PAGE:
BROOKFIELD – While the world is changing at an increasing pace, several Catholic leaders emphasized the importance of holding true to traditional doctrine and customs at an apologetics conference Saturday, Nov. 19.
Communities Living for Christ, a Wisconsin-based organization aimed at providing Catholic resources and conferences, held its first “Defending Our Faith” event at the Sheraton Hotel in Brookfield. The organization also coordinates the “Light Up Your Marriage” conferences. The event featured four speakers, including Jim Blackburn of the multi-media Catholic Answers organization.
Blackburn, an apologist, discussed the importance of partaking in the Eucharist and addressed the flight of former Catholics to non-denominational mega churches in his talk, “How to Defend the Real Presence.”
Throughout his hour-long presentation to several hundred participants, Blackburn pointed to Scripture and said partaking in Communion remains of utmost importance during weekly Mass.
“The Eucharist is real food and real drink; it’s taking in Jesus’ body and blood,” Blackburn said. “(In the Bible), Paul recognized the real presence of Christ in the Eucharist.”
While there has been cross-denominational debate over the years about Jesus’ actual presence in the bread and wine consumed each week during Communion, Blackburn said Catholics can rest assured it is a sacred practice, pointing to Paul’s account in Scriptures.
“This is something that goes beyond our comprehension – we’re mere human beings,” Blackburn said. “This is something that has to work through the Holy Spirit.”
While Christ’s presence is at Mass and other Catholic functions, Blackburn said attention never should be shifted away from Communion.
“(Diverting attention) waters down the power of the Eucharist,” he said. “It’s not the same.”
While the literal translation of bread and wine into Jesus’ body and blood, respectively, has been a paramount part of Communion within the Catholic Church, Blackburn said he continues to receive concerns and allegations the act could equate to cannibalism.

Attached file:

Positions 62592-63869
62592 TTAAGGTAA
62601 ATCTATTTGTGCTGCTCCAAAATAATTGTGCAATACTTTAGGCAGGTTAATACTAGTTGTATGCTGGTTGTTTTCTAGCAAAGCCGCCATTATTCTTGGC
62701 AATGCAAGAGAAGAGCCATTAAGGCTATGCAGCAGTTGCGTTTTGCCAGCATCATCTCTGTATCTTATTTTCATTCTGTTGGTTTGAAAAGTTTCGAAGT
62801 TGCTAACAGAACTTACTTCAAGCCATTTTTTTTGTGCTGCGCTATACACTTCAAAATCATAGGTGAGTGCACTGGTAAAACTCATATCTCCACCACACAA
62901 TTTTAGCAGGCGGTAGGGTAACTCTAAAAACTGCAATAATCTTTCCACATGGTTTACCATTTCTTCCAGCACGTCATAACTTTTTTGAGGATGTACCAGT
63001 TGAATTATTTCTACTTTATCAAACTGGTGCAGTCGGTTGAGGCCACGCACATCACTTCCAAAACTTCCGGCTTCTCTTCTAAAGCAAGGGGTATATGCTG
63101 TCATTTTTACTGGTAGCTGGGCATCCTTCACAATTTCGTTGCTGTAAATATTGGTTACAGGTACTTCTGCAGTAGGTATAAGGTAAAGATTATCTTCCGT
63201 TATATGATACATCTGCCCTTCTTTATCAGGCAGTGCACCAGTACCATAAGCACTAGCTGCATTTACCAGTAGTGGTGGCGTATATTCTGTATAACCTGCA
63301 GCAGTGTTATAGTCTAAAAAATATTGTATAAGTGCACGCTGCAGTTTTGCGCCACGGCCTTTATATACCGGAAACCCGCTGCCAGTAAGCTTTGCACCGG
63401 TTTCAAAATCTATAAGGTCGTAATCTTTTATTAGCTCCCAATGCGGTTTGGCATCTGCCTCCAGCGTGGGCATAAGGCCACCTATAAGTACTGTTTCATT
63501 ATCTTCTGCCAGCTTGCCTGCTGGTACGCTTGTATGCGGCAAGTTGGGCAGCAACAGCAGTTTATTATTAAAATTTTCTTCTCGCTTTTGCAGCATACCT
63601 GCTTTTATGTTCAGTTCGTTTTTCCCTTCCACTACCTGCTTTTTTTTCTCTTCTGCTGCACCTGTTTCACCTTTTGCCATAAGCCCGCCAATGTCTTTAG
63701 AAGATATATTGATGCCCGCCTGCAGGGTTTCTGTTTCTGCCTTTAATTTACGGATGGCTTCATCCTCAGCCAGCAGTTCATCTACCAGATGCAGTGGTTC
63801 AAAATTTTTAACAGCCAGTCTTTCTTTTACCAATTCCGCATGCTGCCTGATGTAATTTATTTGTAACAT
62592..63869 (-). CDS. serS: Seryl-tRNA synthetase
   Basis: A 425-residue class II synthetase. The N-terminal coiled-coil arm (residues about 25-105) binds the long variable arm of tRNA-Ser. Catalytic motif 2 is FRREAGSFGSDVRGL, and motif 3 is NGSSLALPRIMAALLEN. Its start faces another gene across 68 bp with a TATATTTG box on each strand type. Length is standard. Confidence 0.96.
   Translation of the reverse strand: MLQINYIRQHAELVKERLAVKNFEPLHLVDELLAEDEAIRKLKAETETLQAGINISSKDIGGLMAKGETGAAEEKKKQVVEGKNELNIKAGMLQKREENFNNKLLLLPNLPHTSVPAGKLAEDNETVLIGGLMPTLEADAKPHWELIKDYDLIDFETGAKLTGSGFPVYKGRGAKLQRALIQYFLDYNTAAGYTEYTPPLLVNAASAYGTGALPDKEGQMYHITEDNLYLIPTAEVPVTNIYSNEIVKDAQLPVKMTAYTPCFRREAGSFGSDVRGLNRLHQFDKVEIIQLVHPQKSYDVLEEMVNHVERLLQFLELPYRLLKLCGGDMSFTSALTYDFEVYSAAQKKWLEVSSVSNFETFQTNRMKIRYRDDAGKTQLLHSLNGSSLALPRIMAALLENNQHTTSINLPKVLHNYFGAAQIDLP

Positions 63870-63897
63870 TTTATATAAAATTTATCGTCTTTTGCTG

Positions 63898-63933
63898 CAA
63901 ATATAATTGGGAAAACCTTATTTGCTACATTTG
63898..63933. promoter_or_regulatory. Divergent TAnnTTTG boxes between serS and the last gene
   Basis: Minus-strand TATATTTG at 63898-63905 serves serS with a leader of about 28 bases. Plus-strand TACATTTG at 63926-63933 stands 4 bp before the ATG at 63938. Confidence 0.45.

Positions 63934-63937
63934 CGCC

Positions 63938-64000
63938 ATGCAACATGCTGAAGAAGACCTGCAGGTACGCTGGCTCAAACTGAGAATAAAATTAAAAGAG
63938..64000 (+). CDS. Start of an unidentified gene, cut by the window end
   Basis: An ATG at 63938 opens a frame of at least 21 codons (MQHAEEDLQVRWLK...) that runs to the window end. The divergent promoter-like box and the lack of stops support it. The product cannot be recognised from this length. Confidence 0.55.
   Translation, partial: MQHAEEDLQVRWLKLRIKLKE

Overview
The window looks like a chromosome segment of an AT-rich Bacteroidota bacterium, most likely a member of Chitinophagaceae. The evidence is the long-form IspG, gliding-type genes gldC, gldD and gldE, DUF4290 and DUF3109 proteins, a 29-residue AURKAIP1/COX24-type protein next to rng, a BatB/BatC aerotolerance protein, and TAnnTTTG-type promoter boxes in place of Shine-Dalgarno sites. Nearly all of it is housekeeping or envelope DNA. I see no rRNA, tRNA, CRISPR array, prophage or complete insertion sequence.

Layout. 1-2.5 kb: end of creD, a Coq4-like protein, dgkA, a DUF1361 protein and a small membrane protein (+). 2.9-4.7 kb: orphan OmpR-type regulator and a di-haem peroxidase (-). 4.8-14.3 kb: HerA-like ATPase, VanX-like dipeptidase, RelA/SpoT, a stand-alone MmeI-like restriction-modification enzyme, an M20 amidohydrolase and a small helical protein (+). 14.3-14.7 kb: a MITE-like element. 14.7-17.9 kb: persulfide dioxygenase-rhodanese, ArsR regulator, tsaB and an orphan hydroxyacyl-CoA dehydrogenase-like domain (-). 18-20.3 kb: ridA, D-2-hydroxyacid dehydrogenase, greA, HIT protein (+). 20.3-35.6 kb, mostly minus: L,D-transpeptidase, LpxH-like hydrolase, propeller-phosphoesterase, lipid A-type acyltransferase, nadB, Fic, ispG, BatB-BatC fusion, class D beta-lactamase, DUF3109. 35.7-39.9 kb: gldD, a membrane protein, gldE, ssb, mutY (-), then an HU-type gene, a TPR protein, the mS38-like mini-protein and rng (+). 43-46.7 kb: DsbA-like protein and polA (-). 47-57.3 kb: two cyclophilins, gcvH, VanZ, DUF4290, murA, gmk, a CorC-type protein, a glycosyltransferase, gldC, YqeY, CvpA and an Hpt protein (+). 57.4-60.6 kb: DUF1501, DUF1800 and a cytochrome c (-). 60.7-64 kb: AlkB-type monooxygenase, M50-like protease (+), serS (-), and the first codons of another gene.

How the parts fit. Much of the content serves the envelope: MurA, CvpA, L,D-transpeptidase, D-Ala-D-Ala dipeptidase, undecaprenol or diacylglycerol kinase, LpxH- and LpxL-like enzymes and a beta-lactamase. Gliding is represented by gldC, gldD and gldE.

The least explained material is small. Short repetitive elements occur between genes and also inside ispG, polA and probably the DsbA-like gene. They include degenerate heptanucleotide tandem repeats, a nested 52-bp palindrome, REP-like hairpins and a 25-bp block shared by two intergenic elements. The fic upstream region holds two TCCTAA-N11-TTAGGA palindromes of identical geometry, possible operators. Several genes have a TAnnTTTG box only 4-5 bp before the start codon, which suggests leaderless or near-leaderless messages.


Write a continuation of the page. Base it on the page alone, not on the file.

“This is about consuming the body, blood, soul and divinity of Christ,” Blackburn said. “Jesus himself told us to drink his blood and eat his flesh through the Eucharist.”
Blackburn also delved into some of the more finite points of receiving Communion. The long-running debate over taking a host by hand – an act that has been viewed by some as sacrilegious – as opposed to having it placed on a person’s tongue by a priest, has been rectified by the Vatican, he said.
“The hierarchy of the church has given the authority that it is OK,” Blackburn said of taking the host by hand. “As long as we do it reverently, there isn’t an issue.”
While partaking in Communion under both bread and wine is viewed as the preferred option, Blackburn said only one form also is permissible. Concerns about drinking from the cup have been raised in recent years, particularly during the recent H1N1 flu outbreak.
The belief only proclaimed Catholics should partake in Communion in parishes also has raised controversy over time, he said. But Blackburn explained the policy is not meant to exclude non-Catholics.
“This is an act of charity,” he said. “Communion needs to be done in a worthy manner. It’s important not to allow non-believers to be part of it because it exposes them to judgment.”
In addition to the Eucharist, Blackburn delved head-on into the issue of Catholics leaving the church in favor of Christian-based congregations that lack a Catholic doctrine.
Blackburn, who lives in California, pointed to the large attendance at Saddleback Church in his home state. In the Midwest, thousands of congregants attend services at such facilities as Elmbrook Church in Brookfield and Willow Creek Community Church in South Barrington, Ill.
“I’m not saying any of their services are bad,” Blackburn said. “But they’re not the same as a Mass. You’re not comparing apples to apples when you’re talking about these types of churches.”
A number of mega churches feature rock-style music and feel-good messages, he described.
“What this is designed to do is appeal to your emotions,” Blackburn said. “The Catholic Church is what Jesus commanded. You’re not going to be as close to (Jesus) at a Christian rock concert as you are partaking in the Eucharist. It’s about being in a reverent mood and recognizing the solemnness of the occasion.”
Blackburn said parishioners may attend functions at other Christian churches, so long as they do not forgo attendance at weekly Mass at a Catholic parish.
During a question-and-answer session at the end of Blackburn’s talk, one attendee asked whether Catholic churches can incorporate more powerful and spirit-filled talks from the pulpit – similar to the messages delivered at some nondenominational congregations.
“That’s possible; there’s nothing holding us back from doing that,” Blackburn said. “But don’t think for a minute that should replace the Mass.”
Other speakers at this year’s “Defending Our Faith” conference included Fr. Matthew Widder, associate pastor of St. Mary Parish, Hales Corners and Bishop Donald J. Hying.